India’s Strategic Deterrent: Continued Concerns?

 The huge controversy over credibility of India’s thermo nuclear test was cleared by the former Atomic Energy Commission Chairman Anil Kakodkar in a recent interview to Karan Thapar in Devil’s Advocate a popular programme on India’s premier English news channel, CNN IBN. Mr Kakodkar went even further to state that deterrence is guaranteed. "I think that is guaranteed. Army should be fully confident. There is no doubt about the arsenal at their command." he said and went on to add that the country had not just one thermo nuclear device but in, “plural”.

Failure of two successive Agni-II missile, on May 19 and November 23 and reports of Pakistani nuclear arsenal of 70-90 warheads as compared to India’s 60-80 has led to some internal debate as per a report in the Times of India. Senior officers seemed to play down the apprehensions thus, ‘‘Nuclear weapons are not war-fighting weapons. But without reliable and secure ICBMs (intercontinental ballistic missiles) and SLBMs, it’s difficult to even brandish a credible deterrent.’’ ‘‘Even a small stockpile of nuclear warheads, whether they are 25 kiloton fission bombs or the much-larger thermonuclear ones, is enough to deter an adversary only if you have tried and tested delivery systems and command and control structures for an effective second-strike,’’ he added as per the Times of India.

DRDO chief V K Saraswat reiterated that, ‘‘In terms of deterrence, India has the capability which it needs to have. Any deterrence is the function of what is the threat against which you are creating it and in that particular aspect, we are totally self-sufficient,’’ said Saraswat as reported by Rajat Pandit wrote in the Times issue on 16 December 2009.

Technically India is having only two operational missiles and a fighter aircraft that is the Prithvi and Agni I with a maximum limitation of range of 700 kms. Given that these would be normally deployed approximately 200 kms on own side of the boundary, the range restrictions would imply an effective operational range of just about 500 kms that would considerably reduce deterrence which would have to be overcome by speedy operationalizing of the Agni II which has a 2000 kms range and also Agni III which is still undergoing trials.

In terms of developing a sea based triad, there was some good news as the Russian Navy formally inducted Akula-II class attack submarine `K-152 Nerpa' which is being leased to Indian Navy for a 10-year period. India's first-ever indigenous nuclear submarine, aptly named INS Arihant (annihilator of enemies) is also likely to be inducted in another two years or so. The Navy plans to have three SSBNs (nuclear-powered submarines with long-range strategic missiles) and six SSNs (nuclear-powered attack submarines) in the long-term.

Operations at sea need sufficient experience particularly in terms of operating complex and highly dangerous systems as nuclear submarines, therefore the Indian Navy’s leasing of the Akula class from Russia will provide it the necessary experience before it is able to induct the indigenous submarine in two to three years. Given the need to ensure high degree of safety of the nuclear submarine, this would provide a hands on experience to the Indian Navy for nuclear submarine operations thereby ensuring that the Indian nuclear submarine, Arihant would be operational as soon after launch thereby cutting back on induction time. Since the design of the Arihant is based on the same pattern as that of the Akula this would be a very useful lease for the Navy.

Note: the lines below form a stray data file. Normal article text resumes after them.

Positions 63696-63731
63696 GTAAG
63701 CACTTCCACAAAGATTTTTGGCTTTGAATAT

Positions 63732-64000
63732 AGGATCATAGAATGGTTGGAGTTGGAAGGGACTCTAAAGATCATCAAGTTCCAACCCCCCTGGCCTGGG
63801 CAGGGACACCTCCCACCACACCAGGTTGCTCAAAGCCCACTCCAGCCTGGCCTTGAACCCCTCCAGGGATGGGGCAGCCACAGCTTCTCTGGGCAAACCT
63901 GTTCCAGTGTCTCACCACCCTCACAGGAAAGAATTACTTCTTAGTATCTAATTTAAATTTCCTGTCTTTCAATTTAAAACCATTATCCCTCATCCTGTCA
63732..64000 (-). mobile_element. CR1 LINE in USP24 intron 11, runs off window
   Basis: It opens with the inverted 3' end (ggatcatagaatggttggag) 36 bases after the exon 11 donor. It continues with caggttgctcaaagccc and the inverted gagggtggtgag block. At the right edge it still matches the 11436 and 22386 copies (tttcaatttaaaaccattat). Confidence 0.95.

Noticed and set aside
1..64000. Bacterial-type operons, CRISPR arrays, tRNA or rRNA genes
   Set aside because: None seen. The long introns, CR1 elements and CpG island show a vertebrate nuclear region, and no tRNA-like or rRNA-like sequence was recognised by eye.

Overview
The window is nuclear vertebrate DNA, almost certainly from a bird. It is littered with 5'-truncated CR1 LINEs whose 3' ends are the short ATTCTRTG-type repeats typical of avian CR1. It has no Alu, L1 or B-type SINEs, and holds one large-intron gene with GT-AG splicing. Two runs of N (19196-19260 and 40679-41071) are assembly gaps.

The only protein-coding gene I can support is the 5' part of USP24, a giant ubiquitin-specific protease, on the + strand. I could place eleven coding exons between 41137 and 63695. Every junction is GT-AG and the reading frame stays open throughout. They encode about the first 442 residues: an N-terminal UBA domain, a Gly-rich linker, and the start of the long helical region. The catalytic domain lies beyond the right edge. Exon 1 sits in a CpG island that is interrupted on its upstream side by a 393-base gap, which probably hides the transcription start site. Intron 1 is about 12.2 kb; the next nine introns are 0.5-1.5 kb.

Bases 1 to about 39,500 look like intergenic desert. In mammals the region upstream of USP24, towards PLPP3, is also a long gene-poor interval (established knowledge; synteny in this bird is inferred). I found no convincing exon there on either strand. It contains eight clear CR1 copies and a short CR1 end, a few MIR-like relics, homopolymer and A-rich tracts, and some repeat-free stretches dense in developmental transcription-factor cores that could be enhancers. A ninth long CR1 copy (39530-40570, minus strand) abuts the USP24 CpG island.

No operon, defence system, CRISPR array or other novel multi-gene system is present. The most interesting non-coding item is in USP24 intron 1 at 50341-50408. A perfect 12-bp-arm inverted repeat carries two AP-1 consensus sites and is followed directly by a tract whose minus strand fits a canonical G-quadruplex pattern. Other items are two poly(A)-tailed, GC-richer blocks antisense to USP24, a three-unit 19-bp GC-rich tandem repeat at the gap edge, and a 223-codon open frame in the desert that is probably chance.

India successfully test fired 'Dhanush', with a range of 350 km, from a naval ship. The Dhanush is a short-range, sea-based, liquid-propellant ballistic missile, a naval variant of the Prithvi series. In its current configuration, the Dhanush variant is 9.0 m in length, 1.1 m in diameter, and weighs between 4,000 and 4,600 kg. It uses a single-stage, liquid-propellant engine, giving it a maximum range of 350 km with an accuracy of 50 m CEP and payload of 500 kgs.

Reports indicate the possibility of a two stage version, the first being solid fueled and the second liquid. The missile's warheads are nuclear, high-explosive, or sub munitions. The missile can also be equipped with multiple payloads, to be dispensed during its flight. The use of high-explosive and sub munition warheads enables the Dhanush to be used against airfields, manufacturing complexes, and military units, as well as enemy ships. The utility of the Dhanush missile as a nuclear deterrent is limited given that it has a short range, has to be fired from a ship which itself is vulnerable and a large target or targets can also be taken on by land based Prithvi missile as well.

It is evident that India is looking for a nuclear submarine for long to establish the triad of nuclear capacity with the missile and aircraft option operationalized as of now. However the failure of the Agni II a 2000 km missile in trials recently has raised concerns about the viability of even a dyad or one with very limited range. Therefore it would be imperative to underline the challenges faced in the strategic field by the country given lack of an effective missile and sea based deterrent. The growing need for enhancing capacities in these spheres thus is underlined.


More by :  Col. Rahul K. Bhonsle

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